We have also been involved in the lively discussions in response to the Ramsay Centre BA in Western Civilisation. We published a symposium on the blog and I participated at a public meeting at the University of Sydney. I anticipate that this issue is going to be at the forefront of our efforts as critical race scholars for some time in the future.

We are sometimes asked to be involved in a supporting role in events organised by others on issues of concern to ACRAWSA. At times this has led to criticism – for example on the choice of speakers – and we as an association have to think carefully about how we represent ACRAWSA’s role in these events. 

Lastly, I would like to make a few remarks about the future of the association. 

I feel very strongly that Australia needs ACRAWSA. There are many race critical voices around the country doing important work, and the association is the only vehicle that is able to truly represent the diversity of this work while centering the aim of Aboriginal and Torres Strait Islander sovereignty.

Nonetheless, I feel that ACRAWSA carries the weight of its past on its shoulders and that we suffer from views of the association that no longer adequately represent what it aims to do. As a recent arrival to Australia, I feel that the over-bearing whiteness of this society has made it difficult for people to feel comfortable participating in an association that explicitly seeks to stand apart from hegemonic whiteness. There is not yet the confidence that is required to fully embrace an association that places critical race scholarship at its heart. We constantly hear that people are fed up with white dominance in academia and public life in general, but I don’t feel that we are trusted yet as an association to provide an adequate alternative.

I think that one reason for this is the centering of whiteness studies within ACRAWSA itself. For a long time, after its initial beginnings, ACRAWSA became a site for the exploration of whiteness and colonial domination by white scholars in a way that could be read as exclusionary by Aboriginal and Torres Strait Islander members and others. I don’t think this was intentional, but from my albeit partial reading of the association’s history, I feel that this may have been detrimental to its aims.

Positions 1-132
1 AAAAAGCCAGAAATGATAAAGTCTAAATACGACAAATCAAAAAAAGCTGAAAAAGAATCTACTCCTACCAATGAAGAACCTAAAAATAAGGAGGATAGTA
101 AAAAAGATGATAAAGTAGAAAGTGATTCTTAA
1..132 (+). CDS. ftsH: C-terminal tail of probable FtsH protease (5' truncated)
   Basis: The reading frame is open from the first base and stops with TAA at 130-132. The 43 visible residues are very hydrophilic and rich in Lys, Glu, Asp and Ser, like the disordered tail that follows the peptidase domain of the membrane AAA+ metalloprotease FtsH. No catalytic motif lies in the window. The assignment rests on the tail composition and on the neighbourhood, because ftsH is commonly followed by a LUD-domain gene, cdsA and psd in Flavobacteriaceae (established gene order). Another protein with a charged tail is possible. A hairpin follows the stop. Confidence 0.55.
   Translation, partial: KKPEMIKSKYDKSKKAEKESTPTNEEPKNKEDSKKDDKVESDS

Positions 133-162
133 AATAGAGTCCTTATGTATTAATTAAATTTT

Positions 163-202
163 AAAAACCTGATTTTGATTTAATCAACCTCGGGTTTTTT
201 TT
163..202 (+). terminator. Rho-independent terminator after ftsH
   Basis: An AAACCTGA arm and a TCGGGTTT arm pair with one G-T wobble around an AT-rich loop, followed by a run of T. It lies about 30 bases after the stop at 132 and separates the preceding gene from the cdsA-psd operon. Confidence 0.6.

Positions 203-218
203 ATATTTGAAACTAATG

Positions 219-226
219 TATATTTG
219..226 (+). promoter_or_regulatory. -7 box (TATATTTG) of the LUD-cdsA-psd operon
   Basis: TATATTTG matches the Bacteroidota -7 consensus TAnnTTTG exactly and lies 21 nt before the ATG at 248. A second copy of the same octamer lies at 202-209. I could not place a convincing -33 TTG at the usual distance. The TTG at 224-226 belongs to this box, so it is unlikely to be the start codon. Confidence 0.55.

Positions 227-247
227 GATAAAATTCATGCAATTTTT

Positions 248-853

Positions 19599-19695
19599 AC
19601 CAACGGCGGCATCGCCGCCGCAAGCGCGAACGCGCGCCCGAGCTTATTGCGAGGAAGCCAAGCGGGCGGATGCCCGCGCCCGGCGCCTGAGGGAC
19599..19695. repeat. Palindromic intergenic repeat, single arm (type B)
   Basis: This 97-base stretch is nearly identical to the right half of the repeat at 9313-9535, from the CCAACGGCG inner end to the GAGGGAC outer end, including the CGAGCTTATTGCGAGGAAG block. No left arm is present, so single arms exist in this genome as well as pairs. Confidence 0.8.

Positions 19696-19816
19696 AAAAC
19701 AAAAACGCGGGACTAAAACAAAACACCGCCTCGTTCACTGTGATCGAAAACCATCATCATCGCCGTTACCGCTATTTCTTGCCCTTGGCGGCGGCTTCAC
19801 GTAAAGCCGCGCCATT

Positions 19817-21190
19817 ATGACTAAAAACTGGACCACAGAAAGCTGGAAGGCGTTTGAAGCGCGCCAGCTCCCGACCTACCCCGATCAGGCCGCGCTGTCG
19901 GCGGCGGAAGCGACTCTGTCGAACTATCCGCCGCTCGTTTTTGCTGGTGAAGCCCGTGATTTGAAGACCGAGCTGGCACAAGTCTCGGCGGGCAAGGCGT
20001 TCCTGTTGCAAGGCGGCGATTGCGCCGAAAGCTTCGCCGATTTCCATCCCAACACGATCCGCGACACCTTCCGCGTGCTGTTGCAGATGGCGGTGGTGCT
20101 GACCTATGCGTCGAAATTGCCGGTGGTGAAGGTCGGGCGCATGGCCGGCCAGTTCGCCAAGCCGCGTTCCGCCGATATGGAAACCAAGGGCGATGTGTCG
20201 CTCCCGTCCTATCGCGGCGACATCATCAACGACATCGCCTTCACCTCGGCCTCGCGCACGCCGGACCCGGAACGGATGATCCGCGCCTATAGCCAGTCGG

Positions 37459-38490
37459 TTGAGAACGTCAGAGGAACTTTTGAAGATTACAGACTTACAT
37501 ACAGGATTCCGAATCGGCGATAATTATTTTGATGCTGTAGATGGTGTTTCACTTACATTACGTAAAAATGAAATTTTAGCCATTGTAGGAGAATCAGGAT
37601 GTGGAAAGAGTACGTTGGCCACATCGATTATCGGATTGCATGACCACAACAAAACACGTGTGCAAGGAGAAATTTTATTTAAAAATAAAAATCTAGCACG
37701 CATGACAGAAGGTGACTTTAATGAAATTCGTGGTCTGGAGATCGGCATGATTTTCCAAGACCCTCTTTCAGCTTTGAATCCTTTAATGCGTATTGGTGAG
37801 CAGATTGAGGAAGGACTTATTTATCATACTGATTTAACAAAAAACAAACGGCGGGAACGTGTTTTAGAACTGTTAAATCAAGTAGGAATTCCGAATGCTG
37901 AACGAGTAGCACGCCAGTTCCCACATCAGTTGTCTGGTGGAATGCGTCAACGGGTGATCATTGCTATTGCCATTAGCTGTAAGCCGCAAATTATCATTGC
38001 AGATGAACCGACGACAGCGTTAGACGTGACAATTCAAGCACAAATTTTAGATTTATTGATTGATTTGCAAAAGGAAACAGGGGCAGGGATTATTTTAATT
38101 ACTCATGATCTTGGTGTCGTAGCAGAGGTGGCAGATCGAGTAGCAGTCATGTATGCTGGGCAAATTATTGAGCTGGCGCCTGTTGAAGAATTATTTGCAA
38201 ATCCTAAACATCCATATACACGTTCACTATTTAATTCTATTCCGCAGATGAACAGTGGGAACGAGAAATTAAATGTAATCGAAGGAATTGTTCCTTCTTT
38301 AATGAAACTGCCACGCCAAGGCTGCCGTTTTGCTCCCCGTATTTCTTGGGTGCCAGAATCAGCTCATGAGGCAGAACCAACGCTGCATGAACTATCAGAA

An allied problem is that I myself am not Aboriginal or Torres Strait Islander and I think the association would be better served by being run by someone who is Aboriginal or Torres Strait Islander. Thus, I have seen my role since the beginning as that of ‘caretaker’. The facts are that there was no one willing or able to take over the association in 2017 but there were many people who cared about it enough and wanted to see it go on.

Having said that, ACRAWSA is only worth preserving if there is persistent and genuine interest in preserving it. I would like to go on leading the association until the end of my term at the end of 2019. I would then like to be able to hand over to a team of committed critical race scholars who can take it into the future. What we as the executive committee really need to know now is a) whether there is a desire for the association to continue and b) whether you are willing to be involved and help us to make it the brilliant association I know it has the potential to be, a real hub for critical race scholarship, community building and public intellectual engagement in Australia. 

If you are with us, there are a number of potential plans for the rest of the year.

  1. ACRAWSA has been asked to propose an event for the annual social sciences week and we would welcome your input on what this could look like.
  2. I have been offered the possibility by Macquarie University to participate in their internship programme, through which a postgraduate student(s) can be attached to a specific ACRAWSA led research project. Please let us know that you think we could do!
  3. I would like to see us publish some reports and/or audits on the state of research finding on issues related to our field. One concern is the amount of funding that is ear-marked for projects on ‘countering violent extremism’ often by researchers with little/no association to the Muslim community. Perhaps there are other issue that our members would like to see investigated and we would welcome involvement from researchers/research teams to carry out this work (perhaps with the help of a Macquarie University student intern).
  4. Annual conference: it is high time we organised a conference, and I would like us to do this by the end of the year. However, we need commitment from you, so I am calling for suggestions and volunteers – what do you want to see happen and what can you do to help?

I would like to thank everyone who has been such a support to me over the last year and a half, especially Sharlene who has the best overview of the association’s past and the practical knowledge that keeps it going. I would also like to thank Yassir for his role as Vice President and wish him well in the future as he unfortunately steps down. Lastly, I’d like to thank Fiona for her role as postgraduate officer and look forward to our continued work together. I am excited about the possibilities for the future as we elect new members onto the committee and I hope that, together, we can build the critical race studies association that we all need and deserve!